Please turn your hymnals to number 141 and join with the clarinets in, “For All the Saints”.
First Line: For All the Saints
Name: ST. MICHAEL (OLD 134th).
Tempo: With dignity
Music: Genevan Psalter
Text: Richard Mant, 1776-1848
Clarinet Arrangement: 141-ForAllTheSaints
Having finished the hymns for “Trinity Sunday”, we are off to a sort of odds and ends section of the Lutheran Service Book and Hymnal called, “Saints’ Days and Minor Festivals”.
Along with the tune for “Old 100th”, the tune for “Old 134th” is also attributed to French composer Louis Bourgeois.
Loys “Louis” Bourgeois (French: [buʁʒwa]; c. 1510 – 1559) was a French composer and music theorist of the Renaissance. He is most famous as one of the main compilers of Calvinisthymn tunes in the middle of the 16th century. One of the most famous melodies in all of Christendom, the Protestantdoxology known as the Old 100th, is commonly attributed to him.
Louis Bourgeois is the one most responsible for the tunes in the Genevan Psalter, the source for the hymns of both the Reformed Church in England and the Pilgrims in America. In the original versions by Bourgeois, the music is monophonic, in accordance with the dictates of John Calvin, who disapproved not only of counterpoint but of any multiple parts; Bourgeois though did also provide four-part harmonizations, but they were reserved for singing and playing at home. Many of the four-part settings are syllabic and chordal, a style which has survived in many Protestant church services to the present day.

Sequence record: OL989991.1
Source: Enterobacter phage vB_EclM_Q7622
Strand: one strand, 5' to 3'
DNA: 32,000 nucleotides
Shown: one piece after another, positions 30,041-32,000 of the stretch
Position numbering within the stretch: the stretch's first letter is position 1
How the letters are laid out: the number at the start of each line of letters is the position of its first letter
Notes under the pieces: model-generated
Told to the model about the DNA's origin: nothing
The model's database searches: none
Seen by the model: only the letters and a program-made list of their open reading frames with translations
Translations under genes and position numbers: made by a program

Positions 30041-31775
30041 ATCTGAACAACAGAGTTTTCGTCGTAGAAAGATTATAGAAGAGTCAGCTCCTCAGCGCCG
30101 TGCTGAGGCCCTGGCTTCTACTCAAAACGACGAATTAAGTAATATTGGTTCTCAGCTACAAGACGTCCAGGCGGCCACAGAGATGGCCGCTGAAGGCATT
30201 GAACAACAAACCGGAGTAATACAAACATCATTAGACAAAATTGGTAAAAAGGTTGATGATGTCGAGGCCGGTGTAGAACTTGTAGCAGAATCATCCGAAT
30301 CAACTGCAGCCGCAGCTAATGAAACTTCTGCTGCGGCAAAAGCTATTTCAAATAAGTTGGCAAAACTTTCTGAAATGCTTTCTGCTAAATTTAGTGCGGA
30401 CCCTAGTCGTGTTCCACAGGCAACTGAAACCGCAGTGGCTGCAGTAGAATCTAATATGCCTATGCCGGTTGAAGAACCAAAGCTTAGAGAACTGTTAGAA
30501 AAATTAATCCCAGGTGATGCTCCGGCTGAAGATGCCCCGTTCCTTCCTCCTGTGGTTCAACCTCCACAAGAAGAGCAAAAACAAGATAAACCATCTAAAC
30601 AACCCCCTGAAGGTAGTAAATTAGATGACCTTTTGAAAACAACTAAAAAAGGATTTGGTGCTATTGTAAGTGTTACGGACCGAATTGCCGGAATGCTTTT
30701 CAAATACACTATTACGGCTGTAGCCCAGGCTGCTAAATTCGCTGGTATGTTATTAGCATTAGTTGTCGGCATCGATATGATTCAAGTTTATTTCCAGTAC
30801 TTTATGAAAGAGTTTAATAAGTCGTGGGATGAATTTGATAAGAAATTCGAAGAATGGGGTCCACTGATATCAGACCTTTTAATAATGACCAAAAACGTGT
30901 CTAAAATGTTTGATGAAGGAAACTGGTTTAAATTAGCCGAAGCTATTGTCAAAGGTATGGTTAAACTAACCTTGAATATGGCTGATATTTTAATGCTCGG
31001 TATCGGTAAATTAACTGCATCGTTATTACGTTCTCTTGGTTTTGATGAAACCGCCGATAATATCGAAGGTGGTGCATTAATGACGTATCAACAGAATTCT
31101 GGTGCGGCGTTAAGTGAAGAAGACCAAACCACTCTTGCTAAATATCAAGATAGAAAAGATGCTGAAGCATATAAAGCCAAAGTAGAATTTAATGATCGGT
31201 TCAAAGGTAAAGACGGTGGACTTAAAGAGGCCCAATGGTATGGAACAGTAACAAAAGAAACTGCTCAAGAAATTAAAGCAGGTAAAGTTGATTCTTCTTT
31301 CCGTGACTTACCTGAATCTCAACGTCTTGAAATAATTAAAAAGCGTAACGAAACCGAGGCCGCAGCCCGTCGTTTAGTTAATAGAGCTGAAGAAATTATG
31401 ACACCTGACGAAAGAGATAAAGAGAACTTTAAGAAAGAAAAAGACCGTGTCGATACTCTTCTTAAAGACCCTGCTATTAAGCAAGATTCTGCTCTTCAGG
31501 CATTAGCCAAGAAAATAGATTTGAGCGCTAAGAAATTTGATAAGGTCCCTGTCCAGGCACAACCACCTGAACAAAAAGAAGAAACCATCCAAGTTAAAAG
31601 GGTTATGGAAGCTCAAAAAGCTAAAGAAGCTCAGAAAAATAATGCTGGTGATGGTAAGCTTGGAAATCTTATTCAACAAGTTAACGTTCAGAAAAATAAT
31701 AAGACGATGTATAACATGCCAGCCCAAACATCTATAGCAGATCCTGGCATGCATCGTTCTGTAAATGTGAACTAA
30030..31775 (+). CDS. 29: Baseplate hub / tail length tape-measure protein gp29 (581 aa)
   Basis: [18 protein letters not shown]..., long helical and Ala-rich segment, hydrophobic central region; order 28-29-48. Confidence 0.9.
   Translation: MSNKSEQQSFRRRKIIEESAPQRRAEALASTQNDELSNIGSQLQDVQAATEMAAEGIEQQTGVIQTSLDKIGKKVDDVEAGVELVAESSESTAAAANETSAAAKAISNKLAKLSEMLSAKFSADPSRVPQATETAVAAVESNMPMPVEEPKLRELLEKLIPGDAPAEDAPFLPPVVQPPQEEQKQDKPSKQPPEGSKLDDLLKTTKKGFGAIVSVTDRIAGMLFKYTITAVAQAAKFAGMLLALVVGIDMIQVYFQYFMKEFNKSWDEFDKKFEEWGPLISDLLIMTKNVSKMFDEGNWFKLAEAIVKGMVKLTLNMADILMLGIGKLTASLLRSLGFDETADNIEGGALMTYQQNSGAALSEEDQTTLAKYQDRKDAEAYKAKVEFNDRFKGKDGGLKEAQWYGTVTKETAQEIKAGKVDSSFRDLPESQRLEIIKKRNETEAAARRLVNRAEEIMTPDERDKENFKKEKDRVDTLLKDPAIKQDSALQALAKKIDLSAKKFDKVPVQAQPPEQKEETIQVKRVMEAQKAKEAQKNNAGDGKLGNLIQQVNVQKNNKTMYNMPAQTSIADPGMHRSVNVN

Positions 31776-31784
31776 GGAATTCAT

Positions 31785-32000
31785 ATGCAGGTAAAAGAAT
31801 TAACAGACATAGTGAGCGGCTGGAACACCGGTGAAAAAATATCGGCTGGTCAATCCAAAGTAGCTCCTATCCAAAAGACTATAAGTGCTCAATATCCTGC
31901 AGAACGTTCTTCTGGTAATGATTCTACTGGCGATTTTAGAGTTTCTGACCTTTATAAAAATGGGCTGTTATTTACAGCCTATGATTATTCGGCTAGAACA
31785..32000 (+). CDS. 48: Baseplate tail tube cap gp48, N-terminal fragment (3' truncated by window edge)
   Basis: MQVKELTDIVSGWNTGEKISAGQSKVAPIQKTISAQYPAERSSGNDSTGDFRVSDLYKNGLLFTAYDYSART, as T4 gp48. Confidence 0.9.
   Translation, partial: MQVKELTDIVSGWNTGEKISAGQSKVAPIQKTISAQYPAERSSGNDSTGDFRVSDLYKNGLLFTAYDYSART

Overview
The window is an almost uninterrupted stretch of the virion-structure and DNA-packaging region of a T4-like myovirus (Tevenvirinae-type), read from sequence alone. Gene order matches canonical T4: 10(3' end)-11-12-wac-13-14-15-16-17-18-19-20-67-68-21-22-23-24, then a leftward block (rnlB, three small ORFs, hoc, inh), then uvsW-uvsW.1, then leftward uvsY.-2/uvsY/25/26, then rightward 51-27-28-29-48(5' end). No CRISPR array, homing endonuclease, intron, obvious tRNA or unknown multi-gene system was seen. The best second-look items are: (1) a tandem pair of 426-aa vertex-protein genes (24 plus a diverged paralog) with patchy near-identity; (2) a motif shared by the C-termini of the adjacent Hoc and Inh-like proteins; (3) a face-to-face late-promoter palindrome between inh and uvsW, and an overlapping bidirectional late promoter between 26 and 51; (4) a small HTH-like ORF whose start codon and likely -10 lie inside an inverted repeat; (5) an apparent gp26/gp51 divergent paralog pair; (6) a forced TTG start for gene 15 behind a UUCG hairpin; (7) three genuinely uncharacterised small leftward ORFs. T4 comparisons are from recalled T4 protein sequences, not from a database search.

Of the tunes in the Genevan Psalter, some are reminiscent of secular chansons, others are directly borrowed from the Strasbourg Psalter; The remainder were composed by successively Guillaume Franc, Louis Bourgeois and Pierre Davantès. By far the most famous of Bourgeois’ compositions is the tune known as the Old 100th.
This one definitely seems like a “Saints” sort of hymn.
Like Old 100th, this tune is pretty great and lends itself to rhythmic and harmonic re-interpretation. I’d dedicate this version below to one of my “Saints”, Saint Sonny Rollins, for his tune, “St Thomas”.